Most middle schools don't offer high school level classes to their students (especially students in 6th grade). So, Dea wouldn't have been able to take high school Earth & Space Science last year. She also wouldn't be in so many high school level classes this year (7th grade). A public school wouldn't be able to focus on improving her writing the way we have. They wouldn't have allowed her to study Wars for History for two years. They wouldn't allow her to choose specific eras for in-depth study in high school History.

    The kids wouldn't have the opportunity to take foreign languages in grade school. They wouldn't be allowed to choose from a list of appropriate assignments. They wouldn't have a say in the materials they used. They wouldn't be allowed to work at their own pace.

    Since we homeschool, we can buy more than one level at a time, in case they finish early. Last year, Jay did 3 levels of ETC. I bought 1st-6th grade Math for Jay, so he can go through it at his own pace. We're buying LOF 2 levels at a time for Dea. They don't have to do the work at a specified pace. They can work through it at their own pace. When I plan work for the year, I estimate how long I think each topic, material, or program will take. That helps me plan an appropriate amount of work for our (estimated) 40 week school year. We will work until all that work is done, even if it takes longer than estimated. I also keep some additional topics in mind, in case we finish the planned work for a subject early or finish all planned work before the materials for the next year are here.

    The kids always have something to do. They aren't wasting time with busywork or ridiculous amounts of review & repetition. They study the things I feel are important and also get to focus on their own interests. They study more subjects each year than they would in public school. They determine how much time is spent on school each day. They go more in-depth than public schools. Their education isn't planned out by a faceless committee, who have never met my kids, and, therefore, don't know what would be an excellent education for my kids.

    Plus, I can accomodate their ADHD. We can work on improving their organizational & time managment skills (in meaningful, useful ways), while still making accomodations for their current skill level. I can do all of that without putting them in special ed classes or forcing them to do work below their academic abilities.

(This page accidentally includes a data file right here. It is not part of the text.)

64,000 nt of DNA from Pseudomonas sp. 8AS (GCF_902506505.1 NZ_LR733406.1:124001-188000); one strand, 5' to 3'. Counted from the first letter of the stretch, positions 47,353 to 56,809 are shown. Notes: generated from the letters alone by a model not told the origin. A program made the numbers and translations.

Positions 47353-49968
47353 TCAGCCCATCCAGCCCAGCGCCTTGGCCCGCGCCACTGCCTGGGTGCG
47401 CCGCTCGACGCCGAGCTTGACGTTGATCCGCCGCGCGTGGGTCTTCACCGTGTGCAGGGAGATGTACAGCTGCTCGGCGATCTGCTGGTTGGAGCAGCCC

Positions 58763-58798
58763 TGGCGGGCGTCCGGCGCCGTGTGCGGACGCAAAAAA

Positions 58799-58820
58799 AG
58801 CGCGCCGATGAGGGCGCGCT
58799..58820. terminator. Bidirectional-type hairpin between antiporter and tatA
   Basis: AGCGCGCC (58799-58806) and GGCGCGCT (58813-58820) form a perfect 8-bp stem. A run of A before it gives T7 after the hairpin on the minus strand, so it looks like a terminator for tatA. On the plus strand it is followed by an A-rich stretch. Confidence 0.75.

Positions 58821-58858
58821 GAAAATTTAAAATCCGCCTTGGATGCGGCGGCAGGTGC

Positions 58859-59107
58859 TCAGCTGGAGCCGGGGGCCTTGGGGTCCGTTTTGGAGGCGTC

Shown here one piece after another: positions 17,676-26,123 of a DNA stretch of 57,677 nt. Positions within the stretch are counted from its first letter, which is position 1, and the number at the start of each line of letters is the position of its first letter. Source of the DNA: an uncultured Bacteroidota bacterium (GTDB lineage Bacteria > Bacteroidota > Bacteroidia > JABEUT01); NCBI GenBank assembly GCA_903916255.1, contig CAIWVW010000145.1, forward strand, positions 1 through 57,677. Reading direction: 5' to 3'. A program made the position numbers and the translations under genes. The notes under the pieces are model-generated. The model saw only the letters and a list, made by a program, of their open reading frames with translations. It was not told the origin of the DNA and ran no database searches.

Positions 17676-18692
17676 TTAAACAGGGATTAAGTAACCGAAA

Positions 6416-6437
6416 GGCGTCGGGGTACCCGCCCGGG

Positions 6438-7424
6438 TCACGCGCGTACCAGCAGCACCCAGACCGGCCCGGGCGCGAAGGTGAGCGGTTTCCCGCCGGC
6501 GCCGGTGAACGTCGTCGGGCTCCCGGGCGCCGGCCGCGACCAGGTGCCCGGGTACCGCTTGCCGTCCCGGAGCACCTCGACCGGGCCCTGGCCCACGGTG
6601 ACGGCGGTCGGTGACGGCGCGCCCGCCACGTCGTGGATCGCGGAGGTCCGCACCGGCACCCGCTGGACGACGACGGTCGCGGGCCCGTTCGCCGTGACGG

4. A teacher that understands them. Whatever you want to call me - teacher, facilitator, guide, educator (I've used all of these terms at one time or another) - no one could have a deeper understanding of my kids than I do. No public or private school teacher would know my kids like I do. I know when Dea could do better, but is slacking on her work. I know when Jay is losing focus & needs a break or different type of work. I know when Dea is about to melt down and needs to go calm down. I know if Jay is really struggling with a book, if he just isn't focused enough to read right now, or if he finds the book too boring to focus on it. I know their moods, their tricks, their abilities, their interests, and their needs. I have first hand knowledge of what it's like to be a Gifted child with ADHD. What are the odds that every teacher they would have in a public school would be able to claim all of that?

    5. Encouragement. I encourage the kids to do their best. I encourage them to follow their interests. I encourage them to do better, to challenge themselves.

    6. A more well-rounded education. When I was in grade school, we had to take Spanish (the Gifted Program did, I'm pretty sure the regular program didn't). By 6th grade, Spanish was optional. Now, even in the Gifted Program, it isn't even offered before High School. I've heard from people with kids in the public schools that Science and History are not daily (sometimes not even weekly) subjects in grade school. Home Ec isn't even offered anymore.

    When you homeschool, you can start foreign languages in grade school. You can require more than one foreign language. You can make sure that important life skills - cooking, basic car mainenance, personal finance, and any others you feel are important - are covered. You can put a heavier focus on Science, History, Music, or Art. You can do in-depth Cultural Studies. You can include computer programming classes or engineering classes. You don't have to just focus on what the public schools offer. You can decide for yourself what the 'core subjects' are in your homeschool. There are some who consider Math, Reading, and Writing to be the 'core subjects'. Some also consider History and/or Science as 'core subjects'. There are a lot of 'core subjects' in our house - Math, Language Arts (which includes reading, writing, spelling/vocab), Science, Social Studies (which includes History, Geography, and Cultural Studies), foreign language, Art, Music, Life Skills, and Logic. These are required every year (or almost every year), in our school.